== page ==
PEI

Animal welfare survey still open for input

The province is asking for opinions on animal welfare and protection on Prince Edward Island as it works to identify gaps in existing laws and policies.

Animal advocates looking for tighter rules, more inspections

The animal welfare survey is open until Feb. 15. (Jane Robertson/CBC)

The province is asking for opinions on animal welfare and protection on Prince Edward Island as it works to identify gaps in existing laws and policies.

The Department of Agriculture launched an online survey in December. It's set to close Feb. 15. There have already been hundreds of responses.

The purpose of the survey is to determine how well P.E.I.'s Animal Welfare Act is working. 

The act came into effect in April 2017.

"We felt that it was really time to gauge folks perceptions of the act. We've been using it now for several years," said Dr. Carolyn Sanford, veterinarian and P.E.I.'s director of animal health and welfare.

"We wanted to see if it's meeting the needs, if it's doing what it needs to do and we just wanted to gain general people's opinions."

Dr. Carolyn Sanford, a veterinarian and director of animal health and welfare, says they will compile the data from the survey. (Laura Meader/CBC)

Animal advocates hope the results will lead to improvements for animal welfare and protection.

The P.E.I. Humane Society runs a shelter in Charlottetown. It also enforces the Animal Welfare Act and the Dog Act with three animal protection officers.

"I think there are always concerns about animal abuse and neglect," said Jennifer Harkness, the society's development and communications manager.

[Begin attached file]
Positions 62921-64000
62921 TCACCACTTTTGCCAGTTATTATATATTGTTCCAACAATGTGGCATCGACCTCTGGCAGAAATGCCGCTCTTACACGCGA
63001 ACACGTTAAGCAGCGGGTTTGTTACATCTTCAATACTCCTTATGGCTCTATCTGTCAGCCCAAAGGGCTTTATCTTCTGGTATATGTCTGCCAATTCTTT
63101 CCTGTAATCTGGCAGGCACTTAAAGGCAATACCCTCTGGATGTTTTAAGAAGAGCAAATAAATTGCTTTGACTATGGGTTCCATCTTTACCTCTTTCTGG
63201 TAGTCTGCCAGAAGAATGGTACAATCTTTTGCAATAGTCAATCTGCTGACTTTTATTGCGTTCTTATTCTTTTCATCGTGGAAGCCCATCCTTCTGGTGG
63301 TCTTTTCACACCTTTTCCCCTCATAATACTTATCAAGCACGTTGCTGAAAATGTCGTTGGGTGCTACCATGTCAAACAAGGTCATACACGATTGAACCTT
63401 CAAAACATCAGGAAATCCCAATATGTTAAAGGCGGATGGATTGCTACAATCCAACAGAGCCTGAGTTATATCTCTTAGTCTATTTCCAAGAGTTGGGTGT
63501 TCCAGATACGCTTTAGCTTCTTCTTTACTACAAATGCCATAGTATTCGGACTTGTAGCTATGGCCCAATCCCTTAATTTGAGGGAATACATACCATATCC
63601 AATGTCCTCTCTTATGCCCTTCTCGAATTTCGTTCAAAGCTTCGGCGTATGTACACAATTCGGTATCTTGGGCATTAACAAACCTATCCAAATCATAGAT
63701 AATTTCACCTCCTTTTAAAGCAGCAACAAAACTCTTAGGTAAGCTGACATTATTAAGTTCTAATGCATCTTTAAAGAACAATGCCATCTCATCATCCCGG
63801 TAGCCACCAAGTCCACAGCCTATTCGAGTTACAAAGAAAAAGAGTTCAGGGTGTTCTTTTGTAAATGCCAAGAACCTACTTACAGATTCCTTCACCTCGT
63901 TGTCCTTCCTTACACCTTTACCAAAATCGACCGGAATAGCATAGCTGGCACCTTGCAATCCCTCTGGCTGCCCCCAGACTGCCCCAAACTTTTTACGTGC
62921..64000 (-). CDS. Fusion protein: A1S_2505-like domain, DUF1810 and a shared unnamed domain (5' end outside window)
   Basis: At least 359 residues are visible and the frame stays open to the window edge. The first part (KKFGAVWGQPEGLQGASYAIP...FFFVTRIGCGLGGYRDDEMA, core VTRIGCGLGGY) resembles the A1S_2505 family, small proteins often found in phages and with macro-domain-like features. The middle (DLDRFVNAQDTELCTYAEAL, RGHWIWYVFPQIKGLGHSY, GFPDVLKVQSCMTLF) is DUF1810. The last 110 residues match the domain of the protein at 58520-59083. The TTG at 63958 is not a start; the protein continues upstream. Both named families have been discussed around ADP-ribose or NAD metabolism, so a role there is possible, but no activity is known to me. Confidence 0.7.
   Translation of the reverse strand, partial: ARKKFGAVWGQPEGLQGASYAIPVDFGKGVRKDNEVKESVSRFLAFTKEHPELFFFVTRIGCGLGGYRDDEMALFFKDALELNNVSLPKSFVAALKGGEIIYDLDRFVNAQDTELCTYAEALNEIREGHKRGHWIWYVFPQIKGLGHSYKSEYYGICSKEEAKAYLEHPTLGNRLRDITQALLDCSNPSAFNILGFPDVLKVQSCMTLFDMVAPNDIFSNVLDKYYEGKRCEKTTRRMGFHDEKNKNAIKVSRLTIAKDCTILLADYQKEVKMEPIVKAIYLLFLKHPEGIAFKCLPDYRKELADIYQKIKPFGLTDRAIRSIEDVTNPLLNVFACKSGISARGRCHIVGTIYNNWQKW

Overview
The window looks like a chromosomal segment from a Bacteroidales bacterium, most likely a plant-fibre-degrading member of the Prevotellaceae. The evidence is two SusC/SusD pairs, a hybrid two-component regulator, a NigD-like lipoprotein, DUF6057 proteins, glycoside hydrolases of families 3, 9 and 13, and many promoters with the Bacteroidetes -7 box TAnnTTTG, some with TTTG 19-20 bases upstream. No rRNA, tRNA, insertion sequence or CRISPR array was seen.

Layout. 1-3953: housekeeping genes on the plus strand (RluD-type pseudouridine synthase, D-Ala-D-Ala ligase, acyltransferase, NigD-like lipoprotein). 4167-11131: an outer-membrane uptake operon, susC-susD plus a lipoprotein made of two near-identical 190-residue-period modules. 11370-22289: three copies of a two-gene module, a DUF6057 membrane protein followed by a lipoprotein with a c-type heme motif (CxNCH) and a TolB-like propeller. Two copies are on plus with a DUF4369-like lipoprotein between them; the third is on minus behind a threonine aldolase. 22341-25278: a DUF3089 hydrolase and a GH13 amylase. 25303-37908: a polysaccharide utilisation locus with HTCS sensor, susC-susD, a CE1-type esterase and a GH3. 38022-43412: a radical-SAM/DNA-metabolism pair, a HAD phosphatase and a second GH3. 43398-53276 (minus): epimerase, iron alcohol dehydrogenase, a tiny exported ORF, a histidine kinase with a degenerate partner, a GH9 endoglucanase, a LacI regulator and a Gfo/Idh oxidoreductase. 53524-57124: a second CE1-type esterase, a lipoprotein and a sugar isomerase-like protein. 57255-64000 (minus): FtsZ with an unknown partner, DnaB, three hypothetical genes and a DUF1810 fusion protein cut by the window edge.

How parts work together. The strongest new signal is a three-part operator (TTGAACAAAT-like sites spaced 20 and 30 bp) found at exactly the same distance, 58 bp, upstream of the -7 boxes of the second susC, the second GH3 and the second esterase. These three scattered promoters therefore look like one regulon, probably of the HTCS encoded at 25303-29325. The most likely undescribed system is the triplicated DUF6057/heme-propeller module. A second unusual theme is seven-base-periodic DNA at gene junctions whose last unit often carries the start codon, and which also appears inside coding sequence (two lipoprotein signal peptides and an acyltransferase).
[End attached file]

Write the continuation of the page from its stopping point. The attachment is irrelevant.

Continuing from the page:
"It's an issue that really doesn't seem to go away."

Officers investigated 400 complaints of abuse and neglect in 2020.

The P.E.I. Humane Society hopes the province's online survey could help animals on the Island. (Laura Meader/CBC)

The society would like to see more funding for animal protection. Harkness said they would also like to see more power for protection officers to lay charges and stronger rules for dog breeders.

"Limits to how many animals they can have. Limits to how often a female can be bred," Harkness said. "Things like that that are easier to regulate."

Many breeders meet the standards of care, Harkness said, but the protection officers do see cases of neglect and abuse. She suggests a commercial breeding registry with support staff.

Animals in agriculture

Another P.E.I. animal advocate would like to see better protections for animals in agriculture.

Animal protection officers work out of offices in the P.E.I. Humane Society building. (Laura Meader/CBC)

Elizabeth Schoales, an animal advocate consultant, would like to see surprise inspections. She said she doesn't like the complaint-driven system that leads to investigations now. 

"The vast majority of agricultural animals are hidden from the public, so it's very difficult for anybody to be able to see anything," said Schoales.

"If there is a problem, the government is probably not going to know about it unless it hears from the public."

The animal welfare survey is open until Feb.15.

More from CBC P.E.I.

With files from Laura Meader

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